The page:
On 3 April 2020 the Dutch courts published a set of temporary rules that will remain in force for as long as all other COVID-19 measures remain in force in the Netherlands. The principle underlying these temporary rules is that cases regarded as urgent and very urgent will still be heard – if possible, without a physical hearing, but rather in writing or by phone or videoconference. Creditors' petitions for bankruptcy were not among the cases classified as urgent or very urgent.
On 29 April 2020 the courts published additional temporary rules for insolvency cases, classifying insolvency cases in five categories based on their urgency. Cases classified in category one are the first to be considered for a physical hearing. Creditors' petitions for bankruptcy are classified in category three, implying that most of these cases should be dealt with in writing.
These temporary rules appear to give companies in financial distress some temporary breathing room, as a written procedure generally takes more time than the regular procedure in which the debtor can be declared bankrupt at the end of the physical hearing.
However, an enquiry among the courts has made it clear that most courts are still dealing with bankruptcy petitions in the same way as before the pandemic, with the only difference being that hearings are held over the phone or via videoconference. As regards content, the same requirements continue to apply and, in practice, the processing time for bankruptcy filings remains the same. Within one month of the creditor filing the petition, the debtor can be declared bankrupt. This overall picture has been confirmed by media reports. In recent weeks, various publications have concerned lessors which have – by means of a bankruptcy filing – successfully dealt with unpaid rent by retailers whose shops are closed due to COVID-19.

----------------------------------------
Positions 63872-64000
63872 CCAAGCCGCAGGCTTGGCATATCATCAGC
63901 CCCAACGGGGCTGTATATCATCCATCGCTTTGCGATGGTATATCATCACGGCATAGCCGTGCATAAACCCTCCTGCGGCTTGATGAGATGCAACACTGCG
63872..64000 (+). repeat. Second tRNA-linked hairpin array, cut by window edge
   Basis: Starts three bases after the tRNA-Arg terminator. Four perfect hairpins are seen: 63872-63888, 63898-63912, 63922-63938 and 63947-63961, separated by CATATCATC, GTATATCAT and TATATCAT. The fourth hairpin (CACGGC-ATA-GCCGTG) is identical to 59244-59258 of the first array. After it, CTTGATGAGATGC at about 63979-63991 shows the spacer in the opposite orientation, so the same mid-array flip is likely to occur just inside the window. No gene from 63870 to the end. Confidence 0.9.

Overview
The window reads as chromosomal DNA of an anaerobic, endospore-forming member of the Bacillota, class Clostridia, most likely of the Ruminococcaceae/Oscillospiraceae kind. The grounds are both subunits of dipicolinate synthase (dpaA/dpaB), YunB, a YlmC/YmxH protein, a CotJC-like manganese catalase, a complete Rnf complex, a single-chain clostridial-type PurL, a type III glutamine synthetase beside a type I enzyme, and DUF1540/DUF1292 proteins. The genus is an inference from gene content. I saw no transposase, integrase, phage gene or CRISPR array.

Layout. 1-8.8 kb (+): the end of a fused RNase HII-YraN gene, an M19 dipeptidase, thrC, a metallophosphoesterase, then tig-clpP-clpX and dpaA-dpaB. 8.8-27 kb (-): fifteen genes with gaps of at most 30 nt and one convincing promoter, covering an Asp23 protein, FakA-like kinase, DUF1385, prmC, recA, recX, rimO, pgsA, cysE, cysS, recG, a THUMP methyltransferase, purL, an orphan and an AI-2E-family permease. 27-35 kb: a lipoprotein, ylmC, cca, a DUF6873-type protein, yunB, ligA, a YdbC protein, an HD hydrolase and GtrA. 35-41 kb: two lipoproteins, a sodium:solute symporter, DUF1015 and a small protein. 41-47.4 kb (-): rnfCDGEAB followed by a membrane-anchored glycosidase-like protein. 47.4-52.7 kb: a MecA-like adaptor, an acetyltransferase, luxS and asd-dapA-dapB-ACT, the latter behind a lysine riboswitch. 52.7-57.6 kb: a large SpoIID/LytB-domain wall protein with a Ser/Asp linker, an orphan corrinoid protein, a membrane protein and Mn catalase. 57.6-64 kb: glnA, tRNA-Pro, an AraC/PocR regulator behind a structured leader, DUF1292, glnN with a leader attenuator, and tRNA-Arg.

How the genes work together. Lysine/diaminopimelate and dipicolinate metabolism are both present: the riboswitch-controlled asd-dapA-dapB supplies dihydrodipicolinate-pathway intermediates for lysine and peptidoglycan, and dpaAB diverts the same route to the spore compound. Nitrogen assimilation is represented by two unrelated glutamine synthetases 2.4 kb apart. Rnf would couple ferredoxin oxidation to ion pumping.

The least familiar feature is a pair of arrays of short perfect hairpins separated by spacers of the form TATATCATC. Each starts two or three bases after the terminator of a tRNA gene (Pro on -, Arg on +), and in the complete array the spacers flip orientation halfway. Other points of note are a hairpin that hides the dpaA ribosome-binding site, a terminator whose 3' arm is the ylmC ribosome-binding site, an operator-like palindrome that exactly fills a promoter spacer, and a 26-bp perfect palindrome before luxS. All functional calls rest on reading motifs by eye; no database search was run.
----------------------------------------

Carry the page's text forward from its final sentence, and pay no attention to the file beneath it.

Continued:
As regards pre-judgment attachment, the temporary rules state that it is still possible to obtain permission for an attachment. In addition, it is explicitly stated that the preliminary relief judge will consider the effects of the COVID-19 outbreak and the associated economic situation, implying that the petitioner may be requested to provide further substantiation or answer any questions posed by the judge.
In general, this is not new, as preliminary relief judges have seemed to exercise more restraint in the assessment of petitions for permission to attach before judgment for some time, including before COVID-19.(1) However, this does not mean that pre-judgment attachment is prohibited. Rather, it primarily means that creditors should take the time to properly substantiate their petition, which should contain supporting arguments that all required formalities have been met.
Despite the impact of COVID-19 on legal matters, creditors arguably have the same measures at their disposal to recover unpaid debts. Judges will consider all of the circumstances of a case and can be critical – but this is not new. Debt collection through a bankruptcy filing and pre-judgment attachment remains a quick and effective measure to collect a claim and to ensure recourse during the COVID-19 pandemic.